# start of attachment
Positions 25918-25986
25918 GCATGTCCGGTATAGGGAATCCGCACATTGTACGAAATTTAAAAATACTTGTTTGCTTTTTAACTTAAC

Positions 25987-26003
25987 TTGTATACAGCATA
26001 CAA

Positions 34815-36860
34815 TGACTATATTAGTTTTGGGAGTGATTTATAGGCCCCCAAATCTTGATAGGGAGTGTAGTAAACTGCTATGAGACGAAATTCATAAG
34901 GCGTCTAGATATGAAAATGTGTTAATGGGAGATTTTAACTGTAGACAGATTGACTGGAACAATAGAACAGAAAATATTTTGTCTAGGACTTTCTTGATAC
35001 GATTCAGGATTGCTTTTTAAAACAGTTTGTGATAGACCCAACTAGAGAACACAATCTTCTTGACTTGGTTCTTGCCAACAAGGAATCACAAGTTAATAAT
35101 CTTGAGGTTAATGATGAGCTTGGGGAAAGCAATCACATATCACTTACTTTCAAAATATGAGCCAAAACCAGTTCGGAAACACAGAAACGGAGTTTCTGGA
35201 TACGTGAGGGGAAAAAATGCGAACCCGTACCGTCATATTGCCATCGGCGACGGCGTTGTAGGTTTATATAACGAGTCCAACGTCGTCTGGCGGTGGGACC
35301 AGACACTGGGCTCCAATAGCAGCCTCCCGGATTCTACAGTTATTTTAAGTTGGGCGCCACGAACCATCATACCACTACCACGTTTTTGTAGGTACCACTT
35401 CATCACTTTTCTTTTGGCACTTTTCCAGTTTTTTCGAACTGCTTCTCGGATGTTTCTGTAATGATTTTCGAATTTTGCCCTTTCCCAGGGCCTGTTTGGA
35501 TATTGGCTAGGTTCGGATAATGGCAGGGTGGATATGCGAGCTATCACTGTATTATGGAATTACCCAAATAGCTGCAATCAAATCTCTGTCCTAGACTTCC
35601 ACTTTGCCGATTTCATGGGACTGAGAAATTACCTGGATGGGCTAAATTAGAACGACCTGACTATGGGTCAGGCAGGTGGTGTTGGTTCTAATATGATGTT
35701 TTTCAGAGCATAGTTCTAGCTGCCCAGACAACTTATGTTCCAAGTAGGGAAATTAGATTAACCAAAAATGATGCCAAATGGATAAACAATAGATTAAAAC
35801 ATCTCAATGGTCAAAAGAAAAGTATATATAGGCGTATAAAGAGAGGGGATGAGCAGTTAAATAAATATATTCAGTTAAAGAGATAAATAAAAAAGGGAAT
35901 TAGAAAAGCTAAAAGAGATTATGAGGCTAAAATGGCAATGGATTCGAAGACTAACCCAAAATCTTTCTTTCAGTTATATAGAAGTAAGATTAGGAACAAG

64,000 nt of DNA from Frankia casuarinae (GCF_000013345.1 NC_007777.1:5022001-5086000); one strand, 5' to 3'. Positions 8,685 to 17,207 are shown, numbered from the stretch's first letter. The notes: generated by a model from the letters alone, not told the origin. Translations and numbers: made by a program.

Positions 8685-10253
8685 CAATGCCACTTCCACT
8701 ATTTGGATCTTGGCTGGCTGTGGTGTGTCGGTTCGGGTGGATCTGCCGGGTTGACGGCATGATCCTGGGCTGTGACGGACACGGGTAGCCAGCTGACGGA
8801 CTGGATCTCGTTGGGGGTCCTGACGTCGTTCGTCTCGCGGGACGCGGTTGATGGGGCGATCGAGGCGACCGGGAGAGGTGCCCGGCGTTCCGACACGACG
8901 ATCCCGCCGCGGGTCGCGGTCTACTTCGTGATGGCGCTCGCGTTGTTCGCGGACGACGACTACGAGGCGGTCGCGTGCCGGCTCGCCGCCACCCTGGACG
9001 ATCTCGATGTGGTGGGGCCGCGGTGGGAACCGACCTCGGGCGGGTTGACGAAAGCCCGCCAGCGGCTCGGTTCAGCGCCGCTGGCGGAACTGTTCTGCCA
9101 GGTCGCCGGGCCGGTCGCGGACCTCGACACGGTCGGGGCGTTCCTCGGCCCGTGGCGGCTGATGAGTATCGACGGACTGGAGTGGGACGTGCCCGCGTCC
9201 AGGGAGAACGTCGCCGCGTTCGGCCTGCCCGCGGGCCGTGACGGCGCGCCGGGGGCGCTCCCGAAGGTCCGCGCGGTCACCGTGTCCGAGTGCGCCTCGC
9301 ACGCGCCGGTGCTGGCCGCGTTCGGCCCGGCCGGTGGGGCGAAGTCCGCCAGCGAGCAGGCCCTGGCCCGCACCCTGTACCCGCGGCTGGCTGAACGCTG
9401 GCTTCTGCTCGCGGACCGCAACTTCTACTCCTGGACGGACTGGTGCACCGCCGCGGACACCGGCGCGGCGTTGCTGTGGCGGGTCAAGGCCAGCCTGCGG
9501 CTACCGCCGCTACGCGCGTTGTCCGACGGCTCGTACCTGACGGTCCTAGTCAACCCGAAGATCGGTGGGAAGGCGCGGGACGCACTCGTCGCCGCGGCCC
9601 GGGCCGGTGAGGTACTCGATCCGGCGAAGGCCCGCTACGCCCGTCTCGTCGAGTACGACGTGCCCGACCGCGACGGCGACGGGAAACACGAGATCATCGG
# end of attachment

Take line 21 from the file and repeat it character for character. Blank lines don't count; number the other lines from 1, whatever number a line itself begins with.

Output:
8685 CAATGCCACTTCCACT